Predictions for the future have not always been entirely accurate.
If sci-fi author Philip K. Dick’s classic novel “Do Androids Dream of Electric Sheep?” had been prophetic, humanoid robots would live among us by now, almost indistinguishable from people. And if Keanu Reeves’ 1995 movie “Johnny Mnemonic” had come to pass, human couriers would, by 2021, have been able to store gigabytes’ worth of sensitive corporate data in brain implants.
You may, therefore, wish to take today’s boldest design proposals with a pinch of salt. Indeed, this year has seen architects, designers and entrepreneurs pushing the boundaries of what might one day be possible, including designs for rain-catching skyscrapers and the Tesla Bot android (maybe Dick’s ideas weren’t so far off the mark, after all).
Speculative to varying degrees, these are some of 2021’s most eye-catching visions of the future.
A sustainable desert city
Billionaire Marc Lore this year outlined his vision for Telosa, a “new city in America” intended to house 5 million people. The 150,000-acre metropolis, built from scratch in the desert, promises eco-friendly architecture, sustainable energy production and a drought-resistant water system. A so-called “15-minute city design” will meanwhile allow residents to access their workplaces, schools and amenities within a quarter-hour commute of their homes.
Now, the former Walmart executive just needs funding — and somewhere to build. Planners have yet to announce an exact location, but possible targets include Nevada, Utah, Idaho, Arizona and Texas, according to the project’s official website.
Robot Forest Rangers
Amid the ongoing threat of deforestation around the world, Israel-based industrial design student Segev Kaspi has envisaged three autonomous forest rangers named Rikko, Chunk and Dixon. Collectively known as Forest Ranger Druids, the droids would be designed to support reforestation and sustainable forest management.
The three robots perform differing proposed functions: Chunk would thin, prune and mow vegetation; Dixon would plant seedlings and cuttings, and Rikko would collect information and provide mapping and monitoring services. Although just a concept, for now, the project offers a “possible solution for an urgent problem,” Kaspi wrote on his website.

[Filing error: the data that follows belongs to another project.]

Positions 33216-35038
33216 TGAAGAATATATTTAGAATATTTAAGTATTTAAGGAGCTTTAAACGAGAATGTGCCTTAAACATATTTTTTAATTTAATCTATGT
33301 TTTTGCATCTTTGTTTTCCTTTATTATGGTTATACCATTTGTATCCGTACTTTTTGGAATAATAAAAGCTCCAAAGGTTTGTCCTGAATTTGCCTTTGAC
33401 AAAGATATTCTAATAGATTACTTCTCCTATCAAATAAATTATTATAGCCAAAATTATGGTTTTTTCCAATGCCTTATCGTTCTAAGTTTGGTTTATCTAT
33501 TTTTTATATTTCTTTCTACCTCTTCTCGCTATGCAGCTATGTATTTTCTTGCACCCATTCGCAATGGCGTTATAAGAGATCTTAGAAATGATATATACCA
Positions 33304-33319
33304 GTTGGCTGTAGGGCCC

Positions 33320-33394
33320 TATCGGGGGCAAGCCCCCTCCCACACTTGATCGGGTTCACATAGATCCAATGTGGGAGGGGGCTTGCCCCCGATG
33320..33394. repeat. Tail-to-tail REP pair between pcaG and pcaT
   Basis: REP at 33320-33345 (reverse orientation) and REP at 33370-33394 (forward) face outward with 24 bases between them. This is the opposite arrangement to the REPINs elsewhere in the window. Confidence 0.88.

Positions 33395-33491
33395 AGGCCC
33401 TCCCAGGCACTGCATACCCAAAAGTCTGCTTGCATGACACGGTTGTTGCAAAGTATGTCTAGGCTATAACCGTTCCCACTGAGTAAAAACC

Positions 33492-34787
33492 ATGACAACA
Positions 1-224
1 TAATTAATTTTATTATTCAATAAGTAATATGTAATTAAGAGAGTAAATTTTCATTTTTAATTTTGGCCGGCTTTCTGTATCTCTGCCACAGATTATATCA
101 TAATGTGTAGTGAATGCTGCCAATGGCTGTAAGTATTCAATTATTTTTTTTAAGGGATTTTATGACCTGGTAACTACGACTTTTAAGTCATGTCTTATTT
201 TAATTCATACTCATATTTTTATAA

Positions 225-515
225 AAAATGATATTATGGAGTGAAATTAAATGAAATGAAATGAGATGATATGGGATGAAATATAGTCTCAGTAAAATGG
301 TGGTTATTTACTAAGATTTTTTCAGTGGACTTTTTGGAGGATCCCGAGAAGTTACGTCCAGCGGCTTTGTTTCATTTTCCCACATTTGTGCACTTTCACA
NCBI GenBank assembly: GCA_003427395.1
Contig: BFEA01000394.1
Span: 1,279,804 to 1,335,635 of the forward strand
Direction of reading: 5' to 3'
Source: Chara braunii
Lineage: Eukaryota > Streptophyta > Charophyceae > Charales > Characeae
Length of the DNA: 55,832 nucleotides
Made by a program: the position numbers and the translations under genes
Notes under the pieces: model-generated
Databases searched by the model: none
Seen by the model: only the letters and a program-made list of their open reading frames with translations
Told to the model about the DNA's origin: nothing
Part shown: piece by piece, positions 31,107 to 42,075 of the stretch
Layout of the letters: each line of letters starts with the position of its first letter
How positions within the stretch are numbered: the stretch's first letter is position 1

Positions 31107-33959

A 100% recyclable BMW
With grand visions of becoming “the world’s most sustainable manufacturer in the individual premium mobility space,” BMW this year unveiled designs for a four-seater concept car made entirely from recycled — and 100% recyclable — materials. Dubbed the BMW i Vision Circular, the proposed vehicle will be built using repurposed aluminium, steel and plastic, alongside certified bio-based materials.
The manufacturing process will use 3D printing to reduce waste and offcuts. And, in keeping with forward-looking circular design principles, the German carmaker has also considered the vehicle’s lifespan, which BMW claims will be extended thanks to detachable components that can easily be swapped out for new ones.
Without exterior paintwork, leather or chrome, the concept car looks suitably futuristic and could launch in 2040, according to a news statement.
A new way to gather outdoors
Inspired by banyan trees and hot air balloons, Ephemeral Station offers a high-tech way for people to gather safely in harsh environments. As well as being a “sculptural and iconic element,” as the designers Of. The studio described it, the proposed self-supporting module has a variety of possible uses, from hosting desert campouts and events like music festivals, to serving as temporary accommodation in extreme conditions.
In addition to offering sun protection to those gathering beneath, the cloud-like structure would generate energy via photovoltaic cells while its “legs” tunnel beneath the surface to collect groundwater for drinking or internal cooling. Ephemeral Station is also designed to move and transform with the conditions, expanding and contracting with changing temperatures, to give it the appearance of a living, breathing organism.
Floating mobile houses